From Ballet Dancer To Northern Dancer: Scrope's Life Less Ordinary


Alex Scrope aboard the first jet flight for horses in Europe circa 1967


This week started with International Women's Day and, while it could be argued that there's more to be done when it comes to equal opportunities, in many ways women today have it relatively easy when it comes to finding employment in racing.

This was not the case when Alex Scrope began her career in bloodstock. In fact, initial opposition to her working in the world in which she had been immersed since birth came from within her own family. Her father, Colonel Adrian Scrope, the revered manager of Lord Derby's studs, regularly took on students keen to learn the business but was reluctant for his own daughter to follow this path.

“There were no professional women on the studs when I started; my father wouldn't take me,” says Scrope. “Even Elisabeth Couturie, although she ran her own stud, never considered it was a role for a girl.”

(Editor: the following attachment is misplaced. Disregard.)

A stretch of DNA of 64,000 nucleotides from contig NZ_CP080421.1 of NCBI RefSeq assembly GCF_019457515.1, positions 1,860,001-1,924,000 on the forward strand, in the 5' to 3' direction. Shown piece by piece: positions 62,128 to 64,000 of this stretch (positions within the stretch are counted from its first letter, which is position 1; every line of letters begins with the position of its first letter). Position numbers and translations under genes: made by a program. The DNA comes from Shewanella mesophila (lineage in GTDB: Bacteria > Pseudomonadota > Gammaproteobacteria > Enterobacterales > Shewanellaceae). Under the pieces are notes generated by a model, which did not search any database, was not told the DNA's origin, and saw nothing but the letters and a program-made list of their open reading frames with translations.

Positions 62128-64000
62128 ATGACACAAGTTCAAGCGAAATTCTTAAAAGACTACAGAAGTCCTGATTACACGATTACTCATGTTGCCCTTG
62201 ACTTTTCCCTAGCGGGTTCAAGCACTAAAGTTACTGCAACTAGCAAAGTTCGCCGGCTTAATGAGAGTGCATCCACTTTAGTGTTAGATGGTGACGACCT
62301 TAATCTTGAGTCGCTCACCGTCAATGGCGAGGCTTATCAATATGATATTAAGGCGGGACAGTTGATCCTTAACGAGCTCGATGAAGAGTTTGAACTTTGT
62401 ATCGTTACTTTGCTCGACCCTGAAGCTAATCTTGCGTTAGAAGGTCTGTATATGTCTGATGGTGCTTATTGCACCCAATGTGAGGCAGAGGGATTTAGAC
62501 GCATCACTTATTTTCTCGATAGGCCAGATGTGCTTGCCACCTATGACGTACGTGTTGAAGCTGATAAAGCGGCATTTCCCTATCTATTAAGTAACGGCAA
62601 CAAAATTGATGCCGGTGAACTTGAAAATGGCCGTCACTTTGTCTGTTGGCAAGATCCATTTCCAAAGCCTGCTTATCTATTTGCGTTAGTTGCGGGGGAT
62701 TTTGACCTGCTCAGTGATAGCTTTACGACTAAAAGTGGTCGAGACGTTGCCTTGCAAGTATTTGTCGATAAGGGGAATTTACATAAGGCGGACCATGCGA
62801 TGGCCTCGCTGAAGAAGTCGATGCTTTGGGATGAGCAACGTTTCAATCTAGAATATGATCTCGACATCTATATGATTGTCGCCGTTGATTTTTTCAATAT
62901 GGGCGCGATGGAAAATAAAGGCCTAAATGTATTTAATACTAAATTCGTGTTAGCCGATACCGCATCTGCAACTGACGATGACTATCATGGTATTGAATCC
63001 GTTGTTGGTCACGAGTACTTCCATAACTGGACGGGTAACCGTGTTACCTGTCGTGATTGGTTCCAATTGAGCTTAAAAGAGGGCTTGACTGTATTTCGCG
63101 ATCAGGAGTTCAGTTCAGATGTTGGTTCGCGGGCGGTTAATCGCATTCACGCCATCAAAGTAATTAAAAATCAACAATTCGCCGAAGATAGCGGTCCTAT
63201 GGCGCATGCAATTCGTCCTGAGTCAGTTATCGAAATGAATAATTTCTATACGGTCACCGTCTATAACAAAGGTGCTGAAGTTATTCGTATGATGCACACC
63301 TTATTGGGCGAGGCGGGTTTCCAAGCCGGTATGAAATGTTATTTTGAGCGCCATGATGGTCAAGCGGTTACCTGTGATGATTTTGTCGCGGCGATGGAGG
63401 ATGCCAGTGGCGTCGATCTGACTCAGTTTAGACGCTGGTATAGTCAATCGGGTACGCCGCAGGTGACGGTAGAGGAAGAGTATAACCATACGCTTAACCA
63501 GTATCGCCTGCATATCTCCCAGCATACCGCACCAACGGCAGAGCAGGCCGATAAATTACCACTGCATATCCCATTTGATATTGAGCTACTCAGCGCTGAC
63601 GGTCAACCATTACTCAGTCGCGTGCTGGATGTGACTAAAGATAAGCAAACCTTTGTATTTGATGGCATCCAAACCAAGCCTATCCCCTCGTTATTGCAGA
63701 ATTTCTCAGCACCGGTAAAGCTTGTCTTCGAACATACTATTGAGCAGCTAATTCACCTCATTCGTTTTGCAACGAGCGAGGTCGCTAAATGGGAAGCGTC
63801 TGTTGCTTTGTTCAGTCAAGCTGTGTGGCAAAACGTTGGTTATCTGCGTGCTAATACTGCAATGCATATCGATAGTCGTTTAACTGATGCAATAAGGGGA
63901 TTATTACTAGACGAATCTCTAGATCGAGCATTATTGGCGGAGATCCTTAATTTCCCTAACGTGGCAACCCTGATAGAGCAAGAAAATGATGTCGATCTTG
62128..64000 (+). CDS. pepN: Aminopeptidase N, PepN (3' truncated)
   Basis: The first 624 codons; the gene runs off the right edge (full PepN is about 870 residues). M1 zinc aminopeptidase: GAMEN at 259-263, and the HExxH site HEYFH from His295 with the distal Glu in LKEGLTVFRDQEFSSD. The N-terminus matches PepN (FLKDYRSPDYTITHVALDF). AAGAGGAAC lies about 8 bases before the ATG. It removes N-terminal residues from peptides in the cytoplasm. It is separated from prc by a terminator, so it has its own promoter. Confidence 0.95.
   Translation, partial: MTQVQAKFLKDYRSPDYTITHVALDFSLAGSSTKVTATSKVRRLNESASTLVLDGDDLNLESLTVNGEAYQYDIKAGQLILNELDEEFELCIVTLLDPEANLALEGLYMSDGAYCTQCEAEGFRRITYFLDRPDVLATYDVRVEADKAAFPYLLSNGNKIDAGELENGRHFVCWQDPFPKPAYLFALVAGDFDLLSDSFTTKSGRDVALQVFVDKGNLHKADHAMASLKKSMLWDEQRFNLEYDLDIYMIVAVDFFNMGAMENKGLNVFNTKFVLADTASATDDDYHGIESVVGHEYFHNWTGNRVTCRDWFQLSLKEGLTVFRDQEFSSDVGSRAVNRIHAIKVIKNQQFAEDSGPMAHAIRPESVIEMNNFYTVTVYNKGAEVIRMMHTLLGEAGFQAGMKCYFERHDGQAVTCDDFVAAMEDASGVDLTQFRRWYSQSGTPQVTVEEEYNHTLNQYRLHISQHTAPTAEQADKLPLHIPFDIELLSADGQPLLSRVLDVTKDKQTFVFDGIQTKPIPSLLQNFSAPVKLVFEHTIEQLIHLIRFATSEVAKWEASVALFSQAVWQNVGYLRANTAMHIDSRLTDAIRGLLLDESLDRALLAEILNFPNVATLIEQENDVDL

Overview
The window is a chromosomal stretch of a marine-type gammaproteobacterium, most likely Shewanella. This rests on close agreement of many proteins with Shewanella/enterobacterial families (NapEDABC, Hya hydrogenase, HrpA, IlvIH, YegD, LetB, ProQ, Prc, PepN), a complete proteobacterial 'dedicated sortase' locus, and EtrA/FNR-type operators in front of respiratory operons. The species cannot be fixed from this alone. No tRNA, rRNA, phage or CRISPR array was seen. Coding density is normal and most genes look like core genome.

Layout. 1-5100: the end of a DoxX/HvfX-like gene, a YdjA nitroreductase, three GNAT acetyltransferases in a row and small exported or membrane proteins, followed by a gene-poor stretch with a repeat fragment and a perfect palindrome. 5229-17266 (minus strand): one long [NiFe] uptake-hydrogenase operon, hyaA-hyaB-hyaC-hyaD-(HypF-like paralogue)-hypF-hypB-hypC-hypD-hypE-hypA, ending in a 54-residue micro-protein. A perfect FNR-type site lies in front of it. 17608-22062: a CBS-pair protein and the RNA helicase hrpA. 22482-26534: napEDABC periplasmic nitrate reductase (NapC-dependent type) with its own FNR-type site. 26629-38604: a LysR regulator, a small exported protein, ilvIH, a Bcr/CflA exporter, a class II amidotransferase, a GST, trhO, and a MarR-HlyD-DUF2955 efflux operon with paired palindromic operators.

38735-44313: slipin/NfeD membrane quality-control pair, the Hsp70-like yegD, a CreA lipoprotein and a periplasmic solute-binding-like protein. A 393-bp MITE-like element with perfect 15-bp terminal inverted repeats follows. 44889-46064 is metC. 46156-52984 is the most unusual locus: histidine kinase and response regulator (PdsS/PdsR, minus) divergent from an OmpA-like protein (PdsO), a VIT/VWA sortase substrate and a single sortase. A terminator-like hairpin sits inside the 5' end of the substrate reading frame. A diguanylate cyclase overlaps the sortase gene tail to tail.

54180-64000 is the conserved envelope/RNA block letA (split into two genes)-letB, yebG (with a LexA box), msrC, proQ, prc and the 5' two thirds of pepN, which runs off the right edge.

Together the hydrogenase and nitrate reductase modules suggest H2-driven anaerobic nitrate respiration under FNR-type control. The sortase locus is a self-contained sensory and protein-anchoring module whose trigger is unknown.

Scrope's own pedigree is as impressive as those of the horses she has devoted her life to studying and, as with Thoroughbreds, the dam line played a significant role. Her mother's family owned Sledmere Stud in Yorkshire, which at that time was the leading commercial stud in the country. The important position of the Sykes family's stud in the history of Thoroughbred breeding is guaranteed, Sledmere being the birthplace of the incredibly influential foundation mare Mumtaz Mahal, and of 1873 Derby winner Doncaster, whose male line extends through Phalaris.

In 1927, at the age of 21, Scrope's father was appointed manager at Sledmere and a year later married Lady Sykes's daughter, Everilda, having set his heart on his future bride when first glimpsing her at his job interview. Within a decade the couple had moved to Newmarket when Colonel Scrope was appointed to run Lord Derby's Stanley House and associated studs not long after Hyperion took up stud duties.

“Pa went to Lord Derby in 1936 or '37 and he had Hyperion virtually all his life as a stallion,” recalls Scrope, who attended nursery school with the twins Henry and David Cecil.

Were it not for a back injury, however, her encyclopaedic knowledge of pedigrees might have been lost to the breeding world as, realising the lack of opportunities for women in bloodstock at that time, she initially steered a different course.